Citing influences from some of the Bay Area's best known DJs, like Qbert, Mix Master Mike, and Apollo, local DJ E-Rock's career began at the age of 12, when he learned to mix Poor Righteous Teachers' "Shakiyla" into Sway & King Tech's "Bum Rush the Sound" at a friend's house. While his peers were out playing video games and discovering late-night Cinemax, he spent the next couple of years at home mastering Technics SL-1200s. In 1995, at the age of 15, E-Rock became one of the youngest DJs ever to showcase on local hip-hop station KMEL with his Friday night mix show.
Today, he is the main resident at S.F.'s Infusion Lounge and has a weekly residency in the nation's club capital, Las Vegas. Not a stranger to the Vegas celebrity scene, E-Rock has DJ'd alongside artists like Akon, Nelly, and T-Pain. In his "off time," he also spins monthly at S.F. Giants games and just finished another tour for the third installment in his Big Room Sound series. We recently spoke with E-Rock about his Vegas residency, growing up around Bay Area greats, and what he always needs when going on tour. He plays at Infusion Lounge this Thursday, Sept. 20.
When you grew up and got into DJing, you had a lot of great mentors and grew up around people that still enjoyed an old school sense of DJing. Do you think the ascent to becoming a well-known DJ is the same today as it was for you when you were younger?
Back then we had to work a million times harder. From carrying crates to dubbing cassette tapes of your mixes, we had a checklist that went out the door when it came to building your name. Today with social networking, e-mail databases, file sharing, etc., it's made it a lot easier to reach the masses. But even though things may have enabled us to an easier method to our madness, I still have a checklist of things to do just to maintain my name, reputation, product, and brand. I appreciate being one of the very few mainstays in today's DJ world to have experienced that. I pride myself off of that -- I may be young, but I'm a product of the old school San Francisco nightlife scene.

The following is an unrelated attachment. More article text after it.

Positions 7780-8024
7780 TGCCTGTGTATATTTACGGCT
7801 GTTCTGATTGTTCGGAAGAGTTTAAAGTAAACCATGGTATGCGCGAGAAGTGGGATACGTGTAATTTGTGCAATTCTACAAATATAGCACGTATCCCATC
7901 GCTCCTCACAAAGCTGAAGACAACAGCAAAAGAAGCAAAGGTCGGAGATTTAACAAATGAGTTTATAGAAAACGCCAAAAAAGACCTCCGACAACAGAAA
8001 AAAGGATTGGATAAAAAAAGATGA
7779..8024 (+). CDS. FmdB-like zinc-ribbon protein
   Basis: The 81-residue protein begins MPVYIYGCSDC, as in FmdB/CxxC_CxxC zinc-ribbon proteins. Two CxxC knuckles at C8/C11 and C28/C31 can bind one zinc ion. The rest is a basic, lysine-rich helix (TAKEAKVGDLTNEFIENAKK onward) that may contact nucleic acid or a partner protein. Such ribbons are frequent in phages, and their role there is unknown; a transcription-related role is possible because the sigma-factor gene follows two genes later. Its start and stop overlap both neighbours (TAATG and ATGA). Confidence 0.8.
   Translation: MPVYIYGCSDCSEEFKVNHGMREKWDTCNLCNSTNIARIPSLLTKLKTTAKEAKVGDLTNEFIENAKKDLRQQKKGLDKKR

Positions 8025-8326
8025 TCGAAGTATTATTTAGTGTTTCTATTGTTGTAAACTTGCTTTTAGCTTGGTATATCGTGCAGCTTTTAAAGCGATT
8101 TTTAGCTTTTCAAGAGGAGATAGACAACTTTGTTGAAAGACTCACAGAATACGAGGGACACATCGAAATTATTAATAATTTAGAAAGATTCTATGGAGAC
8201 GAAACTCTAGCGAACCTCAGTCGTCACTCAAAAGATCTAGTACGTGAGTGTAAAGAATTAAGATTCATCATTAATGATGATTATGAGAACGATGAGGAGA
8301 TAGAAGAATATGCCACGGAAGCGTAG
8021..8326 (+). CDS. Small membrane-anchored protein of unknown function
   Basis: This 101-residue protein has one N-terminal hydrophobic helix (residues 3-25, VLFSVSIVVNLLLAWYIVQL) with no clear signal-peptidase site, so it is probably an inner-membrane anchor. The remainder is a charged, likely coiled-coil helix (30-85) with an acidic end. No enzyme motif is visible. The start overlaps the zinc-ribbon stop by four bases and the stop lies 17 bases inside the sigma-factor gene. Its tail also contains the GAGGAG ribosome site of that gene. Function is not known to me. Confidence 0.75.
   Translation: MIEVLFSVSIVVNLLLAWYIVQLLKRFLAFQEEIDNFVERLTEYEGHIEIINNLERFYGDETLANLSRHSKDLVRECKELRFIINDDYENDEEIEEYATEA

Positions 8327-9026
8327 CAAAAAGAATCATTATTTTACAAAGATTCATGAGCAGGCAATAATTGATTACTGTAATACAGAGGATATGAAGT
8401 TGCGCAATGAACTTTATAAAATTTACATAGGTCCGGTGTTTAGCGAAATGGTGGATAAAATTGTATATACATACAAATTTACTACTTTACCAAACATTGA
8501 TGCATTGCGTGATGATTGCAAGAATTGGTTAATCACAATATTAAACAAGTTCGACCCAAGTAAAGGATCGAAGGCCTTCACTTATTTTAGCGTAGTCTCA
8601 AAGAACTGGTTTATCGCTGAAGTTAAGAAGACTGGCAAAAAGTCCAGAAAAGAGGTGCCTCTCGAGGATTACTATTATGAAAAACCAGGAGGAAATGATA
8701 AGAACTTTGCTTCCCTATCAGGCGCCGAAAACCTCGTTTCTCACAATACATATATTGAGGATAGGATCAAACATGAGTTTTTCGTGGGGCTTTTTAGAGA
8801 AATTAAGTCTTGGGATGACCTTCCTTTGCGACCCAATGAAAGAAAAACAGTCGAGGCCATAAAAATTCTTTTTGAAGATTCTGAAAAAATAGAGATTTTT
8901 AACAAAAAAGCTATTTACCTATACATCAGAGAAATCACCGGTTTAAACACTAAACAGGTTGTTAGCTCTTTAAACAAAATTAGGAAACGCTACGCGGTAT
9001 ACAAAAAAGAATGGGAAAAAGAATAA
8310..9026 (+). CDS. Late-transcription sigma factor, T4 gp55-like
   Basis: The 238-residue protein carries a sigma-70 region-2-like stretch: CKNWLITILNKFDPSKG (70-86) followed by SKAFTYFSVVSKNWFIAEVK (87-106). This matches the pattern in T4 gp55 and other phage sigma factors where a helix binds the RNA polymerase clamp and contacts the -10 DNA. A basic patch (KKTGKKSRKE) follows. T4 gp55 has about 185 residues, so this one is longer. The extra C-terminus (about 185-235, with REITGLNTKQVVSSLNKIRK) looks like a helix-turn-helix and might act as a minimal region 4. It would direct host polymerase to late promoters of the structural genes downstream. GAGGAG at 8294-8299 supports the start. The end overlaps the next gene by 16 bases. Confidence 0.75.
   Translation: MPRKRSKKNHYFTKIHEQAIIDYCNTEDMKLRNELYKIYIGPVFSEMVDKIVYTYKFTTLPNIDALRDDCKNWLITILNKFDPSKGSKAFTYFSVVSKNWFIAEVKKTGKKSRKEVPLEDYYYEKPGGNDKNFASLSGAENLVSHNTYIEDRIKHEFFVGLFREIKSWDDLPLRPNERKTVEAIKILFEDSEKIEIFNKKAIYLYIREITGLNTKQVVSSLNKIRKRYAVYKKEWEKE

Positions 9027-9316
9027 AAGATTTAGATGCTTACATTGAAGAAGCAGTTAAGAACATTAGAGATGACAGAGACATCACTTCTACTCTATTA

How do you think growing up in the Bay influenced your DJing?
The Bay Area is a mecca for the art. Growing up in the same region as my mentors who happen to inspire the art and world of DJing is incredible. Seeing Qbert, Shortkut, and Apollo firsthand as a kid -- and even sharing the stage with them at a point in my career -- is humbling. Growing up around it, seeing it first hand and what went into their hustle, product, and vision is by far the most incredible thing a kid of 14 years of age could have asked for. Not to mention being on the radio since I was 16 and learning from greats such as Jazzy Jim, Rick Lee, Glenn Aure, Franzen, Dave Meyer, Mind Motion. At 16, you couldn't go wrong with learning from them. I still apply everything these guys have taught me as a kid to my practice today.
What's important to you when creating a radio show, which you do for 997 NOW during the weekdays?
Programming, knowing what to play and when to play it, is crucial. You have to keep them tuned in as long as possible.
Do you consider yourself a Top 40 DJ?
Yes, for the most part. I play everything and appreciate all types of music old and new.
Do you think the title of Top 40 DJ has become negative over the years, especially with the rise of EDM?
I don't see it being negative at all. The fact that I am able to play all formats if music has enabled me to open many doors around the country. I travel three days out of every week playing Top 40.
With your experience of having a residency in Vegas, how have you seen Vegas evolve into the mecca of clubs here in the U.S.?
Dance music culture in Las Vegas is huge. The mega-club experience goes well with EDM. On any given night you can normally see someone like Tiesto, Calvin Harris, or Laidback Luke. These guys pack stadiums around the world; they are megastars in the international circuit. Clubs couple these names with billions of dollars into production, and the experience is by far second to none. I myself have to pinch myself every Saturday to come back to Earth and say, "Did that really happen?"